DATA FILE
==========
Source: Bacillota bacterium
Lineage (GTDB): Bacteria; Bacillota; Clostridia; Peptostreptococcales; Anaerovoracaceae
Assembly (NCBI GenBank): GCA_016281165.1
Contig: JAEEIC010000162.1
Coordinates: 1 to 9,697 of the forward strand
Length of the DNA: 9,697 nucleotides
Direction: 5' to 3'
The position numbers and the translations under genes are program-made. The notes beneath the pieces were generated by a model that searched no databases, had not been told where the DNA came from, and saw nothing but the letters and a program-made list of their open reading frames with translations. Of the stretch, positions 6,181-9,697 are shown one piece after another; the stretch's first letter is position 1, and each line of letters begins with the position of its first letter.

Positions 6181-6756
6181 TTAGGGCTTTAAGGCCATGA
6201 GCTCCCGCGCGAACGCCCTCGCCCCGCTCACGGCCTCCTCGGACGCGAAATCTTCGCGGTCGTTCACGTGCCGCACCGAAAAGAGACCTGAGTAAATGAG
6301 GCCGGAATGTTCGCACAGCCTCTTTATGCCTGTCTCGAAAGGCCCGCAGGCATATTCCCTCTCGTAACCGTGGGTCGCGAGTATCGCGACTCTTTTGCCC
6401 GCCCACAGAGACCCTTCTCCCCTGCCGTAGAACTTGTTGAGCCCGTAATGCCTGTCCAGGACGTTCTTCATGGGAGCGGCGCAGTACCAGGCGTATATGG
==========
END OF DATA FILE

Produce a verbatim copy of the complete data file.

Source: Bacillota bacterium
Lineage (GTDB): Bacteria; Bacillota; Clostridia; Peptostreptococcales; Anaerovoracaceae
Assembly (NCBI GenBank): GCA_016281165.1
Contig: JAEEIC010000162.1
Coordinates: 1 to 9,697 of the forward strand
Length of the DNA: 9,697 nucleotides
Direction: 5' to 3'
The position numbers and the translations under genes are program-made. The notes beneath the pieces were generated by a model that searched no databases, had not been told where the DNA came from, and saw nothing but the letters and a program-made list of their open reading frames with translations. Of the stretch, positions 6,181-9,697 are shown one piece after another; the stretch's first letter is position 1, and each line of letters begins with the position of its first letter.

Positions 6181-6756
6181 TTAGGGCTTTAAGGCCATGA
6201 GCTCCCGCGCGAACGCCCTCGCCCCGCTCACGGCCTCCTCGGACGCGAAATCTTCGCGGTCGTTCACGTGCCGCACCGAAAAGAGACCTGAGTAAATGAG
6301 GCCGGAATGTTCGCACAGCCTCTTTATGCCTGTCTCGAAAGGCCCGCAGGCATATTCCCTCTCGTAACCGTGGGTCGCGAGTATCGCGACTCTTTTGCCC
6401 GCCCACAGAGACCCTTCTCCCCTGCCGTAGAACTTGTTGAGCCCGTAATGCCTGTCCAGGACGTTCTTCATGGGAGCGGCGCAGTACCAGGCGTATATGG